Hot-on-the-heels of the recent Test series, England and Pakistan square up again on Friday as the white-ball series between the two sides gets underway.
The teams have not contested a three-match Twenty20 series since 2015/16 but we are sure it is going to be worth the wait as the countries, ranked second and fourth in the world respectively, collide three times in the space of five days in the shortest format before contesting three ODIs.
Friday August 28
First T20, Emirates Old Trafford – Sky Sports Cricket from 5.30pm
England vs Pakistan
August 28, 2020, 5:30pm
Sunday August 30
Second T20, Emirates Old Trafford – Sky Sports Cricket from 1.30pm
Tuesday September 1
Third T20, Emirates Old Trafford – Sky Sports Cricket from 5.30pm
Ahead of the series opener, Tanzil Khawaja shines a light on some of the tourists’ talented array of players…
Azam was given the T20 captaincy late last year just before Pakistan’s tour to Australia and despite losing the series, he finished as the team’s highest run scorer with 115 runs at an average of 57.50.
Earlier in the year, Azam enjoyed his time with Somerset in the 2019 T20 Blast hitting four half-centuries and one century on his way to finishing the highest run-scorer with 578 runs at an average of 52.54.
Ranked the number one T20 batsman in the world, with an average of 50, Pakistan fans will be eager to see how he sets about stamping his authority on the team and if he can continue his fine form.
After sending down his first delivery at 92mph in the trials, Rauf was swiftly snapped up by the Lahore Qalandars for their development squad in 2017. Fast forward to December 2019 and he was selected as a replacement for Dale Steyn for the Melbourne Stars in the BBL, and that is where he really made a mark.
In only his second game, Rauf took a five-wicket haul against the Hobart Hurricanes and a few weeks later against the Sydney Thunder became the first Pakistani and first Stars bowler to take a hat-trick in the BBL. He finished the tournament with 20 wickets at an average of 13.35 and a strike rate of 11.3 – the best average and second-best strike rate in the tournament (minimum 10 overs bowled).
Not only will England have to deal with his pace, but his accuracy may also pose a tough challenge. According to CricViz data, in the BBL, Haris Rauf bowled 61 per cent of his deliveries above 88 mph with his fastest ball clocked at 93.68 mph. A total of 21 per cent of his deliveries were projected to hit the stumps – joint top with Peter Siddle – and of those 50 deliveries his figures were 9-43, indicating when Rauf is on target he is a tough competitior.
All eyes will be on Pakistan’s hottest batting prospect as the 19-year-old will be eager to make his international T20 debut.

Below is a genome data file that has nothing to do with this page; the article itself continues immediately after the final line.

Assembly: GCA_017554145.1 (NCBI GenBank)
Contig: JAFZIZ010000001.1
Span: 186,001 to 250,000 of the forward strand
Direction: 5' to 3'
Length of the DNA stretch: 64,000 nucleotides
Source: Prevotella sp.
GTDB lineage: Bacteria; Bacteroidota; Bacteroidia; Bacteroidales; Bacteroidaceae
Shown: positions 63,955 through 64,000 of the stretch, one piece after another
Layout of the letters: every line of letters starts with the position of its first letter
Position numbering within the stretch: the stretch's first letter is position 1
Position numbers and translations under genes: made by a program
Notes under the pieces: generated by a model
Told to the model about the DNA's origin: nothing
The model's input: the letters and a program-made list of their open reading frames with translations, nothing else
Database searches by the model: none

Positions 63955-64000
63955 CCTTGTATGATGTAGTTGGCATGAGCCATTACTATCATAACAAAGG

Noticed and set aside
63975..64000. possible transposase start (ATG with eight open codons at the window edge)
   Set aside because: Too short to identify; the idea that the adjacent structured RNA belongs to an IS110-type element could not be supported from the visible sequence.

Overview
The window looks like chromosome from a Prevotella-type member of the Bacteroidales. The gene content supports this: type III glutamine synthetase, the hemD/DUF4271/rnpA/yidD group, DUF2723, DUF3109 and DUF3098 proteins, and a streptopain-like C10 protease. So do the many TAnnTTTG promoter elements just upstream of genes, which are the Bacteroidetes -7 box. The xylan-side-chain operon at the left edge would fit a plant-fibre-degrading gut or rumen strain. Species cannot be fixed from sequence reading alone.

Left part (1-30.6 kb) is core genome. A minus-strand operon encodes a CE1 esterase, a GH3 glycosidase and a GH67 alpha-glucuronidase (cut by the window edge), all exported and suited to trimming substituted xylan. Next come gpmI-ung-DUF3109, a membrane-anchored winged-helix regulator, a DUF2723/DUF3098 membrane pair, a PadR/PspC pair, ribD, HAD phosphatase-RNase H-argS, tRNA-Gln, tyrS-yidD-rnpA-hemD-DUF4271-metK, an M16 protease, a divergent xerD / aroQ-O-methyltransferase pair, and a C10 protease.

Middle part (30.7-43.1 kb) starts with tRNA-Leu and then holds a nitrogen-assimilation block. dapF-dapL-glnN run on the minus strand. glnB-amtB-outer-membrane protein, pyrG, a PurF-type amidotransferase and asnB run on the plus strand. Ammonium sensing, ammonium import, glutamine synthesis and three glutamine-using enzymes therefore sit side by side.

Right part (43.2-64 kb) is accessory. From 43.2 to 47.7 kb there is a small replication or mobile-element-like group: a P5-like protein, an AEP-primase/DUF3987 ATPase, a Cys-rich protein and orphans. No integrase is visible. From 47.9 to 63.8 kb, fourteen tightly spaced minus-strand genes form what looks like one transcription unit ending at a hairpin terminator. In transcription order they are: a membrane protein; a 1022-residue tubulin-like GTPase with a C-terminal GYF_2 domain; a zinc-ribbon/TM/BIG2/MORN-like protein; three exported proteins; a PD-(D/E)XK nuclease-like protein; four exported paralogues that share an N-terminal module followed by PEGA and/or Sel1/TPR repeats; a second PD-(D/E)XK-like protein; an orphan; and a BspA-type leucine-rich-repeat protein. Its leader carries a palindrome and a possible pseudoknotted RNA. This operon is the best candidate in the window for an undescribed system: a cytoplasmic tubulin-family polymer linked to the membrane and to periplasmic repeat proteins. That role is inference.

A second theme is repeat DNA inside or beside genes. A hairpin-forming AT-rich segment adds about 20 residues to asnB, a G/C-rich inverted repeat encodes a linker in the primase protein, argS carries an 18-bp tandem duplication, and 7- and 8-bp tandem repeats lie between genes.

Scoring at an average just under 30 with a strike rate of 158 in this year’s Pakistan Super League*, his show of brutal hitting mixed with some lush drives have led Ian Bishop to back him as a future star for Pakistan.
One indication that Ali is in the PCB’s long term plans is the fact he was handed a central contract in the newly created ’emerging’ category and will be hoping to justify the PCB’s faith in him with some worthy performances.
Some firepower has been lacking in Pakistan’s T20 squad for a while now and Ali may just be the player to add that missing spark.
This year’s PSL proved a breakthrough tournament for Shadab Khan with the bat. Appointed captain of Islamabad United and promoted up the order, he finished** the PSL with 263 runs, which was the second-highest number of runs out of Pakistani batsmen behind only Babar. He ended the tournament with a strike-rate a touch under 160 and was joint-top with most fifties in the tournament (three).
Though known more for his bowling since his debut and despite being Islamabad United’s leading wicket taker with eight wickets this year, Pakistan may bank on Shadab to provide some impetus to their middle-order. An indication of his recent shift is how he was used in the first Test against England, when he was picked in the team to provide some batting stability whilst his bowling was more of an afterthought.
There is debate amongst fans as to where he should bat if picked; some believe four should be his spot while others argue six would be perfect for some late lower-order hitting. This could very well become a coming-of-age series for Shadab Khan the batsman.
England have just had a taste of Naseem’s pace in the recently concluded Test series and if he makes his international T20 debut, CricViz data suggests England should be ready for more relentless speed. Shah bowled 80 per cent of his deliveries (105 balls) over 140 kph (87mph) in this year’s PSL – comfortably beating Muhammad Musa (68 per cent).
Shah’s international career is only just beginning, however, the frequency of injuries this early on is worrying. In 2019 he was forced to miss out on the PSL due to a back injury; then he missed the second Test against Australia as a precaution due to a persistent niggle in his knee. More recently, he sat out for a week in this year’s PSL due to an ankle strain, so the PCB has to ensure his workload is well-managed.
*Yet to be concluded – play offs postponed due to coronavirus
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